The first question is a traditional one: “Et primo circa ipsam queritur utrum de anima potest esse scientia”. It is also developed in a traditional manner: first, arguments for the negative answer (five arguments, quoting Aristotle and Averroes), then one argument for the opposite, affirmative position (consisting in the simple mention of the authority of Aristotle, Averroes, Themistius, Avicenna, and “omnes qui nobis tradunt scientiam de anima”). The solution (“omissis opinionibus Eracliti et Platonis dicendum est …”) develops two arguments in which John quotes a number of authorities, not only various works of Aristotle and Averroes[48], but also Boethius on the Topics. He then adds a notandum (“Sed est intelligendum propter solutiones quarumdam rationum”), in which he distinguishes between two ways of interpreting the term sensibile, and a dubium (“Sed dubitaret aliquis circa dicta”). His refutation of this argument starts with the repetition of his answer: “Ad hoc dico quod de anima est scientia, et cum dicitur ‘est intelligibilis per accidens’, dico quod aliquid intelligi per accidens potest intelligi dupliciter”, a distinction again; he concludes his argumentation by refuting the ‘probatio’ of his opponents, which goes against Averroes’s opinion:


Et tunc ad probationem que vadit directe contra verba Commentatoris : ‘nec aliquid est sensibile’ etc., dico quod hec propositio Commentatoris solum veritatem habet quantum ad bonitatem vel malitiam, ut sit sensus quod illud quod est bene vel male sensibile sit bene vel male intelligibile, sed non habet veritatem quantum ad per se et per accidens ; quare etc. (ed. f. 2va).


So, the proposition has been misused according to John. Finally, he proceeds to refuting the arguments for the opposite position given at the beginning of the discussion. In the refutation of the last one, he mentions the intellectus agens, a subject to which he will return in another question of this commentary.

On the whole, this question is conventional in its form, strictly conform to the usage of the time, but certainly interesting in the discussion with unnamed opponents.

The second question (“Utrum scientia de anima sit naturalis”) runs along similar lines. Here too, arguments are first given for the negative answer, and the affirmative answer, which of course is the correct one, consists only in the citation of authorities (“Oppositum patet per Philosophum et Commentatorem ac Themistium in isto loco. Item per Avicennam sexto naturalium”), the usual scheme in disputed questions. And here too, John argues with unnamed opponents:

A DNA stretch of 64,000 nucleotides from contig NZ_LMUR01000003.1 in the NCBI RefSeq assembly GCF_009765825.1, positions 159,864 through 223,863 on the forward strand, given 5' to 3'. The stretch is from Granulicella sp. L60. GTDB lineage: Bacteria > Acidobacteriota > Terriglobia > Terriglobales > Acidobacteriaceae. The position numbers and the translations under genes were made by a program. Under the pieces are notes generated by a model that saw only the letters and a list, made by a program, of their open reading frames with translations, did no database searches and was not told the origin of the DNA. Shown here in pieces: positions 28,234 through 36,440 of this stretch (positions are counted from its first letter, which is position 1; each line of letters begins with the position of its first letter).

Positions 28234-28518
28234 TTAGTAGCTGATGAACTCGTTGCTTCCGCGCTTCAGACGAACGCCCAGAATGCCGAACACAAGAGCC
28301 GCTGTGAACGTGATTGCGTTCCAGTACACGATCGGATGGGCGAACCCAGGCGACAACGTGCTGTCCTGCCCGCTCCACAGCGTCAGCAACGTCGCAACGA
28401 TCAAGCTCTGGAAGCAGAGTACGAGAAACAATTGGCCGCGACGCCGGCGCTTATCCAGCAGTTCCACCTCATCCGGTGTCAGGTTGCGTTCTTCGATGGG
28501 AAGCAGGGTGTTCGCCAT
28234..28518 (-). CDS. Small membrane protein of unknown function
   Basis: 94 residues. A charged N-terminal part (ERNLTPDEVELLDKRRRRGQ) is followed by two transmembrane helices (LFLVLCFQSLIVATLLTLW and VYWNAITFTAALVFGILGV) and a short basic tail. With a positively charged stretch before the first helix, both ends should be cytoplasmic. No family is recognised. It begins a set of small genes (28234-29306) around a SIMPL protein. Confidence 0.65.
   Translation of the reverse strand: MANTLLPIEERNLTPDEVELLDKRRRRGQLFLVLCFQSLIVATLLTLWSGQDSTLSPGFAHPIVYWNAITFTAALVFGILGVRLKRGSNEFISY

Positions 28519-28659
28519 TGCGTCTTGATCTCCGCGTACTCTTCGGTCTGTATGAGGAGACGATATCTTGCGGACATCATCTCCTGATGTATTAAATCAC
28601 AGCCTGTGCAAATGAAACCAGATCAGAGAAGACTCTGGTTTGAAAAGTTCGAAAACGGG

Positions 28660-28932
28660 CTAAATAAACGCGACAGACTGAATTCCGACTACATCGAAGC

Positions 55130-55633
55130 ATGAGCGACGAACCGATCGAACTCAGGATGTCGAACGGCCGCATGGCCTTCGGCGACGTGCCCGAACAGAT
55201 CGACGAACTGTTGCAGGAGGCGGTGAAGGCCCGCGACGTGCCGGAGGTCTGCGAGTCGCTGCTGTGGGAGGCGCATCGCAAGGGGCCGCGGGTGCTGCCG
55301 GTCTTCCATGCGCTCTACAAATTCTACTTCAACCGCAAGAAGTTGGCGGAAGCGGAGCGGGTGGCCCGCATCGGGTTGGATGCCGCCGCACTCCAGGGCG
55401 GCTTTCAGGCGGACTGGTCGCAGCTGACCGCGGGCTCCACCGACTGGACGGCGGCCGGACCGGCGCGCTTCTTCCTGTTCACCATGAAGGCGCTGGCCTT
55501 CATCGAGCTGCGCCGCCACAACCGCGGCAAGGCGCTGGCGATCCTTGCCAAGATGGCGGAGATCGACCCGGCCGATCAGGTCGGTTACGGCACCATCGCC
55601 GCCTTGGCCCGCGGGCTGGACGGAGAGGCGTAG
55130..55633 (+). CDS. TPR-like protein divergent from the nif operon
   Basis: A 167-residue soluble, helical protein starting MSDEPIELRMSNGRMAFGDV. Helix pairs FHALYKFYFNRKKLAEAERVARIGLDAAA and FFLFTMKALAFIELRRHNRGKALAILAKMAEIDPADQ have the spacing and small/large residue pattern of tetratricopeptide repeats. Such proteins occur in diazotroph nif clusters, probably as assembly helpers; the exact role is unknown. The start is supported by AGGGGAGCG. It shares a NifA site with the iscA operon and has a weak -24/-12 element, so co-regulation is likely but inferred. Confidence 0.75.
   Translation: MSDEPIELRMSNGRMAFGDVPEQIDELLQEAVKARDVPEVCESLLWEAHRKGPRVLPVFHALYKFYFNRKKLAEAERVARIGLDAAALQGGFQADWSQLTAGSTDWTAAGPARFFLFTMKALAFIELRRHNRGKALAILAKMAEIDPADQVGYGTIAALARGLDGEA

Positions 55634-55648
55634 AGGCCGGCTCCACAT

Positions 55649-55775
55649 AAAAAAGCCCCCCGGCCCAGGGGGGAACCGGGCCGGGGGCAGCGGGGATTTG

Sed est intelligendum secundum aliquos quod anima intellectiva potest accipi dupliciter : uno modo secundum se et absolute, et quia ut sic est quedam intelligentia de ipsa, ut sic non est scientia naturalis sed magis spectat ad metaphysicum. Alio modo potest considerari ut est principium motuum et operationum in corpore humano, et isto modo de ipsa est scientia naturalis ; et simile est sicut dicunt de ipsa et motoribus corporum celestium, quia si considerentur secundum se et absolute pertinent ad metaphysicum, considerati tamen ut motrices pertinent ad naturalem, ut dicit Commentator secundo Physicorum. Ex ista distinctione conantur solvere rationes, sed in veritate credo quod ista distinctio non sit bona, quia si sic esset, sequeretur quod Aristoteles in metaphysica fuisset insufficiens […] (ed. f. 3ra).


Thus, an argument of ‘some’ commentators, involving a distinction of the intellective soul, is rejected by John, who says that the distinction is not good, for if it were, Aristotle would have been ‘insufficient’ in his Metaphysics. So, here he takes his distance with a traditional position of arts masters and is thus obliged to discuss the subject thoroughly. He refutes the position of the aliqui, and also a possible objection involving the sensus agens (“Et si dicatur […], possumus ad hoc dicere quod […]), before refuting, as usual, the arguments for the negative answer given in the beginning of the question.

Let us now take a question on a much discussed subject[49], the relation between universalia and particularia, Book I, qu. 8: “Queritur utrum universalia sint priora singularibus aut posteriora” (ed. f. 6vb-10vb). In the early edition, the question takes up almost fifteen columns of 71 lines, thus constituting a rather substantial treatise within the commentary[50].

The first part of the question, as usual listing the arguments for both positions (“arguitur primo quod sint priora”; “Oppositum arguitur”) takes only 27 lines, merely complying to the traditional form of such questions.

To introduce his answer, John begins with a notandum on the difference between Plato and Aristotle on this point:


Ad evidentiam questionis est intelligendum quod opinio Platonis de universalibus fuit alia ab opinione Aristotelis. Opinio enim Platonis dicitur fuisse quod universalia, scilicet genus et species individuorum sensibilium sunt separata in re extra animam a singularibus sensibilibus, et huiusmodi quidditates universales a singularibus separatas ipse vocavit ideas, verbi gratia […] Et hoc ipse probat multis rationibus et subtilibus, sed ad presens recitabuntur tres vel quattuor propter exercitationem iuvenum, quia magis habet hec perscrutatio locum super septimo Metaphysice (f. 6vb).


After developing some of Plato’s arguments (only some of them ‘for the exercise of the students’), John addresses Aristotle’s position: “Hanc autem opinionem destruit Aristoteles multipliciter” (7ra). John concludes in favour of Aristotle: “patet igitur ex his quod genera et species singularium sensibilium non sunt separata realiter a suis singularibus” (7rb) and goes on to add other arguments for this position. In the next section he refutes Plato’s arguments: “Nunc solvende sunt rationes Platonis” (7va).